Oaks against the sky

What’s your favorite landscape? For me, the oak savannah ranks pretty high. I got to know this eco-community during the decades I lived in California, and a few days ago I had the briefest opportunity to say hello to it again at the Helen Putnam Regional Park just outside Petaluma in Sonoma County. In the waning sunlight of a winter late-afternoon, my friend and I headed to the nearest park to pick up some trails and enjoy the views.

  Oak savannah

The oak trees were massive. It’s hard to show just how enormous these old trees are.

Coast & valley oaks

We saw two kinds of oaks. If you look closely at the photo above, you can see both. In the foreground is the valley oak, Quercus lobata, a deciduous tree whose large leaves turn brown and drop in autumn. Just behind it is the coast live oak, Quercus agrifola, an evergreen keeping its small prickly leaves all year round.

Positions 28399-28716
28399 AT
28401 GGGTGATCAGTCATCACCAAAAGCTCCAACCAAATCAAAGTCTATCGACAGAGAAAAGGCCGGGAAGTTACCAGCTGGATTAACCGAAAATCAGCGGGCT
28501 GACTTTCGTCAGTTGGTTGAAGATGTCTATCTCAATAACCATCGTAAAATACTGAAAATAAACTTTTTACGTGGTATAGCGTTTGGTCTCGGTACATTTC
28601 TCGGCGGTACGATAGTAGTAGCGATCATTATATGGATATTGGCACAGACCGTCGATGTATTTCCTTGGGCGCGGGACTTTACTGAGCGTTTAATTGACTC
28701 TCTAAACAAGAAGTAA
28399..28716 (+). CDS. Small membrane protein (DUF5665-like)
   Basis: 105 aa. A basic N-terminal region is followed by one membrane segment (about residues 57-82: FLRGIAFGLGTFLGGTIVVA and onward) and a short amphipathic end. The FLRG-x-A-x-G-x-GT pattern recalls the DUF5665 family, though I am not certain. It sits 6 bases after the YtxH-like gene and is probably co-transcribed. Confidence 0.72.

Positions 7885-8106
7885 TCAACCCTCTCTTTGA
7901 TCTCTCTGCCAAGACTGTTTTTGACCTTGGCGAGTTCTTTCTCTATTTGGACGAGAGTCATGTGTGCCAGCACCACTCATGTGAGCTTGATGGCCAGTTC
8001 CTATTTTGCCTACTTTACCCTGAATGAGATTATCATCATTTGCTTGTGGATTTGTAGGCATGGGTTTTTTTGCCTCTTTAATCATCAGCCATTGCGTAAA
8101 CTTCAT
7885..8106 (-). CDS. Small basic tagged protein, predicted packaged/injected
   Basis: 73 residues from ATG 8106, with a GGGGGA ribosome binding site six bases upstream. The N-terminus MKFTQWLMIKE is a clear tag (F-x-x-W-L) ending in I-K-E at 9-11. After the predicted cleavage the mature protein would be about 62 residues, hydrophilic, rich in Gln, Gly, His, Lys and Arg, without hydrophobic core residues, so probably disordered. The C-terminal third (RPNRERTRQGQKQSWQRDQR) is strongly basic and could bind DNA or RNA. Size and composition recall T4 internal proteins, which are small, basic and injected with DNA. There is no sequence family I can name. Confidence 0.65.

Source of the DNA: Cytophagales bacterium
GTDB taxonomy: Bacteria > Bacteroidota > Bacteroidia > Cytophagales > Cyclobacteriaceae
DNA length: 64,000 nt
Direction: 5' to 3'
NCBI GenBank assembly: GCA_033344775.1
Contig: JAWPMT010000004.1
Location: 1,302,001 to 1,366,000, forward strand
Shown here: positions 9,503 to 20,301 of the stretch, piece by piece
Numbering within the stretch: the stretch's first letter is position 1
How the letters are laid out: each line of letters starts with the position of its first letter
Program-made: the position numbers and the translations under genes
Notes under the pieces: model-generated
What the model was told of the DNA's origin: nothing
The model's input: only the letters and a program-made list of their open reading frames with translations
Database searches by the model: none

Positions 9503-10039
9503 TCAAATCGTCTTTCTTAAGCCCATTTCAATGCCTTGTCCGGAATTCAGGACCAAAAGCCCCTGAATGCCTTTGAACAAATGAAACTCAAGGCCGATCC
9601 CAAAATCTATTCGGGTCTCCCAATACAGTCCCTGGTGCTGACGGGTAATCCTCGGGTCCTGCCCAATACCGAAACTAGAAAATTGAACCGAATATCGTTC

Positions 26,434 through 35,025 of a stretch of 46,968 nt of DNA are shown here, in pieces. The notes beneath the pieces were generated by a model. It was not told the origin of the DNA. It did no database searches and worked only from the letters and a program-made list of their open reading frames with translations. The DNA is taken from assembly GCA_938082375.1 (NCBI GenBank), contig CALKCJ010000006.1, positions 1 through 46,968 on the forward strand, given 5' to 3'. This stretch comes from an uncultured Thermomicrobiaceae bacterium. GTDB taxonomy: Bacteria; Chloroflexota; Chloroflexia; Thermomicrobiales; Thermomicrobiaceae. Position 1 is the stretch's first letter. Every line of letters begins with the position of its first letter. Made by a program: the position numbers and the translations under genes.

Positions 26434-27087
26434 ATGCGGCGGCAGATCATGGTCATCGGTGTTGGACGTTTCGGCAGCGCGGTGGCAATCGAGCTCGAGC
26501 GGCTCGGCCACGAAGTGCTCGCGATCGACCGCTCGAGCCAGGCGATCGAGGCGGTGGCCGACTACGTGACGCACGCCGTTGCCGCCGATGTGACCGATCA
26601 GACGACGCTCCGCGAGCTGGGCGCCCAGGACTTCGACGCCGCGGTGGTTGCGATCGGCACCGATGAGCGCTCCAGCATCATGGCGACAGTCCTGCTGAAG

Standing under a tree and gazing up, you can see only a maze of gnarly branches, an effect heightened by the shadows cast in late-afternoon sun:

Gnarly oak

The bark of the coast live oak is often flecked with lichen, and the side of the tree that has no lichen may well be covered by moss. Here is the lichen side:

Oak lichen bark

But my favorite tree of the afternoon was this valley oak silhouetted against the view. Look at the deep crevice in the trunk, the hole through which you can view the sky.

Bowing valley oak